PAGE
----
Searching over 5,500,000 cases.

Buy This Entire Record For $7.95

Official citation and/or docket number and footnotes (if any) for this case available with purchase.

Learn more about what you receive with purchase of this case.

In re D.J.

Court of Appeals of Iowa

January 23, 2014

IN THE INTEREST OF D.J. AND T.J., Minor Children, J.J., Father, Appellant

Editorial Note:

This decision has been referenced in a "Decisions Without Published Opinions" table in the North Western Reporter.

Appeal from the Iowa District Court for Mitchell County, Karen R. Salic, District Associate Judge. A father appeals the termination of his parental rights to two of his children.

Nicholas T. Larson, Osage, for appellant father.

Thomas J. Miller, Attorney General, Janet L. Hoffman, Assistant Attorney General, and Mark Walk, County Attorney, for appellee State.

Richard Gross, Osage, attorney and guardian ad litem for minor children.

Considered by Danilson, C.J., and Vaitheswaran and Potterfield, JJ.



A father appeals the termination of his parental rights to two of his children, born in 2006 and 2009 respectively. He contends: (1) the district court should not have taken judicial notice of the child-in-need-of-assistance (CINA) record without properly referencing, noting, copying, and providing the record to his attorney; (2) the district court should not have denied his application for an expert at State expense; (3) the department of human services did not make reasonable efforts to reunite him with the children; (4) the grounds for termination cited by the district court were not proved; and (5) termination was not in the children's best interests.

I. CINA Record .

It is permissible to take judicial notice of a CINA file in a termination proceeding, providing certain safeguards are followed:

Papers requested to be noticed must be marked, identified, and made a part of the record. Testimony must be transcribed, properly certified, marked and made a part of the record. Trial court's ruling in the termination proceeding should state and describe what it is the court is judicially noticing.

In re Adkins, 298 N.W.2d 273, 278 (Iowa 1980). The district court implemented these safeguards. The judge said she would have the clerk of court " make a copy of the . . . files from the CINA to include as exhibits . . . so there's a little clearer record" ; the termination hearing was transcribed; and the court's ruling made reference to the files and facts tat were judicially noticed. Because these safeguards were employed, reversal of the termination decision is not warranted.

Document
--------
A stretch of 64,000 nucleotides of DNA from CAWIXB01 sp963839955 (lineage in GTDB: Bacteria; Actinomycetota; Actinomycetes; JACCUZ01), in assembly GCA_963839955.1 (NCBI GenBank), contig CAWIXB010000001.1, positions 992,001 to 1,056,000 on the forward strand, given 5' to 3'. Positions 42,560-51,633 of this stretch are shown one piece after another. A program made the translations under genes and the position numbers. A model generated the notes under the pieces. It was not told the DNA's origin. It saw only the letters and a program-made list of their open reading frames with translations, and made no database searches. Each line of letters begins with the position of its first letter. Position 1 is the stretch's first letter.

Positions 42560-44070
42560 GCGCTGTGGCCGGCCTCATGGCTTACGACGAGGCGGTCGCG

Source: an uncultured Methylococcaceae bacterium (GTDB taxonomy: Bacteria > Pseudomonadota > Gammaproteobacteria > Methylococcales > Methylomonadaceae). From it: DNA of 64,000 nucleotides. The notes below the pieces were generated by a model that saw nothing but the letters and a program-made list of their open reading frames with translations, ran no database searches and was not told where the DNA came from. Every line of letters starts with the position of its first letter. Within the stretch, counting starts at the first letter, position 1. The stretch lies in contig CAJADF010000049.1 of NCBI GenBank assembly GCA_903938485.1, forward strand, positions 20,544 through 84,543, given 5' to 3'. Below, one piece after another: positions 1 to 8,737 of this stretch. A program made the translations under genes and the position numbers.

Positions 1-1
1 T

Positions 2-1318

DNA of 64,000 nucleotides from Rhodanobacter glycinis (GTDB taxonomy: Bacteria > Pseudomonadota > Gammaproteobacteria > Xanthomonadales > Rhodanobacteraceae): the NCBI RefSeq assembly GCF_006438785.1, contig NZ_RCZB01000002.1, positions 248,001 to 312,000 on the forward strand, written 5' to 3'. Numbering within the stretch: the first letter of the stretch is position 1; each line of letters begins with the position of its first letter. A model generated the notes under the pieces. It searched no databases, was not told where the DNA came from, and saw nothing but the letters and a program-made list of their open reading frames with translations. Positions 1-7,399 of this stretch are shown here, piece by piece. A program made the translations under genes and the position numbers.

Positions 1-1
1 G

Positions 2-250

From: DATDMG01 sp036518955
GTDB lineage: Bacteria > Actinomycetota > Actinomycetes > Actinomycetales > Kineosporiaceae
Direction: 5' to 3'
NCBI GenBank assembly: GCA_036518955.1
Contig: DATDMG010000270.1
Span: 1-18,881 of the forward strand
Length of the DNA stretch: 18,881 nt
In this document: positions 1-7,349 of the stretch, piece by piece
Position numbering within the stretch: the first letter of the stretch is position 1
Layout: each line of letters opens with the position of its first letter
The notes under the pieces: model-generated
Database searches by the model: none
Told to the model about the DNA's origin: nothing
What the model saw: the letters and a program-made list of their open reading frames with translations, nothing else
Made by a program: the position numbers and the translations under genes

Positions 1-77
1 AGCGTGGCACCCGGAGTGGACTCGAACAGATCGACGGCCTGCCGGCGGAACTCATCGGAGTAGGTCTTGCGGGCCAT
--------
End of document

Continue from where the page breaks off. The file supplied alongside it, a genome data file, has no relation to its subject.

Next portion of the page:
II. Expert Witness .

The father contends the district court should have paid the costs of having his counselor appear and testify at the termination hearing. This issue was neither raised nor decided by the district court. Accordingly, it was not preserved for our review. See Meier v. Senecaut, 641 N.W.2d 532, 537 (Iowa 2002).

III. Reasonable Efforts .

The department is obligated to make reasonable efforts to reunify parent with child. In re C.B., 611 N.W.2d 489, 493 (Iowa 2000). The father contends the department did not satisfy this obligation. In his view, he should have been afforded a chance to care for at least one of the two children. On our de novo review, we disagree. See id. at 492 (setting forth the standard of review).

The father has a history with the department that dates back to 2008. He was investigated for multiple incidents of physical abuse involving these children and one of the mother's children. Two of these incidents resulted in criminal convictions.

In February 2012, after the culmination of two child-in-need-of-assistance proceedings and reunification of the children with their father, the children were again removed from the father's care based on the discovery of bruises on both. By this time, the father had separated from the mother, and the children were placed with the mother. The father was ordered to complete a substance abuse evaluation, obtain mental health treatment to deal with his anger, and take medication as prescribed.

Meanwhile, the district court ordered the children removed from the mother's care and placed in foster care. The younger child challenged his caretakers with behaviors that included physical aggression, property destruction, tantrums, and sexual acting out. The older child also acted out sexually, often with his younger sibling, which ultimately led to his placement in a separate foster home.

From the beginning, the department afforded the father visits with the children. Initially, the visits were semi-supervised. In time, the department attempted a trial home visit. During that stay, one of the children obtained a knife from the kitchen and stabbed the other child in the hand. The children said the incident occurred while the father was sleeping. According to their statement, included in a department investigative report: